How football taught me about teamwork

Teamwork was a consistent theme in my upbringing, largely in part, because my father is a football coach. I would like to share with you his key lessons about teamwork.

Lesson #1: Never hurt the team. This requires practicing three things:

  • Try your best.
  • Be loyal.
  • Communicate.

Lesson #2: Play the next play. This is not only a lesson that he teaches his “kids” but would also consider it a family motto. Play the next play means to never get too crushed about prior defeats, but also never get too cocky about prior wins. The most important play is always the next.

I wanted to share examples that helped to demonstrate these two lessons.

Jake was my dad’s quarterback at a small school in Texas. He was a fantastic athlete that shattered all sorts of records over the course of four seasons.

However, Jake did have a challenge with his speech in that he sometimes stuttered. This was exacerbated when he was nervous. The letter “s” was particularly troublesome.

Now, my dad implements a no huddle offense. As a quick technical explanation, this is just a way to speed up the game offensively, in hope of catching the defense off guard. The quarterback has the option to yell out a play call to his teammates as he sees weaknesses on the defense.

The need for speed and responsibility to call out the plays that, at times, started with the letter “s” proved difficult for Jake. So he had to come up with a solution.

At first it was profanity. He found if he could start by getting the s’s rolling that was helpful. He would say ”shit, shit, shit” and then 62 would come out more fluidly. He also start creating hand signals to help him to communicate to the team.

Upon reflecting on this story, my dad commented that it was amazing the improvement that Jake had made when comparing freshman year to senior year. By senior year, he no longer needed the profanity.

I love this story because it involves profanity, which I enjoy more than I should, but more importantly I think it touches on the three key points of lesson 1.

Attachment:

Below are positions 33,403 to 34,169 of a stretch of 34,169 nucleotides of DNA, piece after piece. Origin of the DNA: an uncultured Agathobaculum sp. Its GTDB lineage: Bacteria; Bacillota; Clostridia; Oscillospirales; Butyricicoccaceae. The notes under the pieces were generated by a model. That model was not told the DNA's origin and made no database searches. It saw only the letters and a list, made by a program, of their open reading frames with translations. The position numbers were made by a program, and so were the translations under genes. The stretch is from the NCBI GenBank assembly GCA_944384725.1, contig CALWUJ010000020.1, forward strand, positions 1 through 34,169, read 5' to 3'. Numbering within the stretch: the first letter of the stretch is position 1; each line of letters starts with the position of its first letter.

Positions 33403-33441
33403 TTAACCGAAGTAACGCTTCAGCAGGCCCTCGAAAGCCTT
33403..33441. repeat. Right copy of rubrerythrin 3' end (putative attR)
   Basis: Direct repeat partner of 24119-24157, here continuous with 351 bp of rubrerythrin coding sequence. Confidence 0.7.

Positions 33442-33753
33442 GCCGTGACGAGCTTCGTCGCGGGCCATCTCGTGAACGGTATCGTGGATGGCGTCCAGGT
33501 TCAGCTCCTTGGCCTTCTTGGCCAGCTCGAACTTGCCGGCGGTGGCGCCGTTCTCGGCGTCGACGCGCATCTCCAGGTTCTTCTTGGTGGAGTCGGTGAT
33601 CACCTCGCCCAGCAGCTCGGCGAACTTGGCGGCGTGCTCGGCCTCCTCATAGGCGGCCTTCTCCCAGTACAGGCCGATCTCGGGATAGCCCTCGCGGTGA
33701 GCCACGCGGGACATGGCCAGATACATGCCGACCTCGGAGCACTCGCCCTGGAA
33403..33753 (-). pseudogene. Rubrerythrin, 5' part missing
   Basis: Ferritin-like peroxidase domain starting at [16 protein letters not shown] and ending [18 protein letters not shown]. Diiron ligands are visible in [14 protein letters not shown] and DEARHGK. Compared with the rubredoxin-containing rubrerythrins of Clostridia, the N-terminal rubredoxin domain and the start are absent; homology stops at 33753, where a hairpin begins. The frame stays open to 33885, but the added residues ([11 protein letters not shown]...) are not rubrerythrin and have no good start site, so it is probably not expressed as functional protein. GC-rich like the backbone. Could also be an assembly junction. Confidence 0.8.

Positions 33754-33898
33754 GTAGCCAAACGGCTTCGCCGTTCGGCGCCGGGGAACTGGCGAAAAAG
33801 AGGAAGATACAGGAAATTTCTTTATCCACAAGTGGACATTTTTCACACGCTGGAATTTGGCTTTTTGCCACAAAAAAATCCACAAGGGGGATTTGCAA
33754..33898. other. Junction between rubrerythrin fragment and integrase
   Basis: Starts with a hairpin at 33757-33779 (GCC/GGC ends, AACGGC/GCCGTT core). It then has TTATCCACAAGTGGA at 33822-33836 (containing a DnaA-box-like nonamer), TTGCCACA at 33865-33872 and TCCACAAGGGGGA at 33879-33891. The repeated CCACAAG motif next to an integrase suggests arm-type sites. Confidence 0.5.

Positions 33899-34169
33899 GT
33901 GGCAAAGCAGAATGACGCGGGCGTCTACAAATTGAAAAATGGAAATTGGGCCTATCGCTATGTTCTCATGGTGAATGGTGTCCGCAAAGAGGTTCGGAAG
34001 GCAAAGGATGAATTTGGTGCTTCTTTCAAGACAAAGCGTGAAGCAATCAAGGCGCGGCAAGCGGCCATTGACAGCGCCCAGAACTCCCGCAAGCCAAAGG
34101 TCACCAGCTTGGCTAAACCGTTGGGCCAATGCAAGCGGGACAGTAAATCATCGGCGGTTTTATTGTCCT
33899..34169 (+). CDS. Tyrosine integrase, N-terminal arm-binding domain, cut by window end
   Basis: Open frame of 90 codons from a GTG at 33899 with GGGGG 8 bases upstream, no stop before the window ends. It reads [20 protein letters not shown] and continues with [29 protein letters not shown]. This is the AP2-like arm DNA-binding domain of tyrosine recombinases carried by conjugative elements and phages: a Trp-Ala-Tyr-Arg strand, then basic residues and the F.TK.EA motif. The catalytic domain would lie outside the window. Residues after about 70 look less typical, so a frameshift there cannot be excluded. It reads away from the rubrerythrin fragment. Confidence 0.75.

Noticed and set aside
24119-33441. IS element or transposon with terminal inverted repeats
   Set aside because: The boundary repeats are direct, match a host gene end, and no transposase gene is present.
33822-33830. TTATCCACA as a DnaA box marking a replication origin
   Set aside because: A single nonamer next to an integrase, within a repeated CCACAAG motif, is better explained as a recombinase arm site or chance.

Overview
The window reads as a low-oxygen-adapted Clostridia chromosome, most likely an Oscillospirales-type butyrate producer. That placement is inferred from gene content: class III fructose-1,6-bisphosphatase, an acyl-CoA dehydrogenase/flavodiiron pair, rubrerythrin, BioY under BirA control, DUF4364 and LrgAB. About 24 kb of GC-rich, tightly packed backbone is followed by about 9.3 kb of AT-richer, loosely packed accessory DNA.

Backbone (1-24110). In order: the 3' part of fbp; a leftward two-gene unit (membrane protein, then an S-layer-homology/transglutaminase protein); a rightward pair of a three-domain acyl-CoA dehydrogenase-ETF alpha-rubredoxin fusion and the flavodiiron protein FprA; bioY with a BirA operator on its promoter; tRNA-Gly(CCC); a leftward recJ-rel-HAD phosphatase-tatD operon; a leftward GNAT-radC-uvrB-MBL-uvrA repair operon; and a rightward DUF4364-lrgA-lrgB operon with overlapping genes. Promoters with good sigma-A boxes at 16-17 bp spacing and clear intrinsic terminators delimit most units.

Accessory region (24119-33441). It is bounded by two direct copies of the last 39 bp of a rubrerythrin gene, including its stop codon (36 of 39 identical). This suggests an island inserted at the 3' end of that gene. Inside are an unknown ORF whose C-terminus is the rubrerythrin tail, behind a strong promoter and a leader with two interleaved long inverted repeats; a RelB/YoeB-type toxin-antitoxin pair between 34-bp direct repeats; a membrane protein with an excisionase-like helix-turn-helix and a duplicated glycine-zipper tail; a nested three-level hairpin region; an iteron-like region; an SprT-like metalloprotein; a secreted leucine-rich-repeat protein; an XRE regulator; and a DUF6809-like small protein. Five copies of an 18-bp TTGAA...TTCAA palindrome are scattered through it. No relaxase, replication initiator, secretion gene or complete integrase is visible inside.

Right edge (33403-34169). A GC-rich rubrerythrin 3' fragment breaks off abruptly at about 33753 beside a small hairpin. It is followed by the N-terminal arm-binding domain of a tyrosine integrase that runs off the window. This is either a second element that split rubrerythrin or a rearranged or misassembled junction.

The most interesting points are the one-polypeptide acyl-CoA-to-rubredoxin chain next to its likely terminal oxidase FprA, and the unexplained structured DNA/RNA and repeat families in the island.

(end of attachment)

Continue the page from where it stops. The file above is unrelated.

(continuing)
Try your best: Jake never came crying to my dad to slow down the game. He found a solution that would address the problem. Practice also helped him to refine and improve his approach.

Be loyal: I know I’ve spent a majority of the time talking about Jake, but one really big piece missing is all of his teammates. Jake had a challenge that required other team members to adjust. They had to work with their QB to learn additional signals, so that he was able to quickly get them the information they needed. Jake would have never been able to conquer this feat alone. It required the support and loyalty from his teammates.

Communicate: The point about Jake’s communication is obvious and touched upon in my last point. Jake had to communicate with his team members to work together to make a solution that worked for them. However, Jake also communicated with my dad, his coach, to identify the struggles he was having. My dad once overheard, “Jake is the most foul mouthed player I’ve ever heard!” from someone passing by. Because of my dad’s understanding of the problem, this comment was met with a smile and an honest explanation.

Last but not least, lesson 2 is play the next play. I will apply this football motto to some UX design scenarios.

Let’s say, I’ve spent a ton of time and energy creating a design that, after sending to development, realize has gaps or doesn’t work as well as intended. Play the next play. It doesn’t matter the mistakes you’ve made. It only matters what you plan to do about it.

So, I spend time ensuring that all those gaps are filled. Design and development work together to create a solution that works. In the end, we receive high praise from management for the work completed. Again, play the next play. Take some time to pat yourself on the back, but this single victory shouldn’t be your defining one. Apply the lessons learned to the next task at hand.

While I try to subscribe to this approach in life and work, I’m certainly guilty of getting caught up in a moment at times, usually the bad ones. However, I can look back on various moments where someone in my life has jumped in to remind me to “play the next play”. It’s in their own words and usually sounds something more like “It’s ok, let’s work on this together to solve it”. So thank you to everyone that have given me these reminders and reassurance.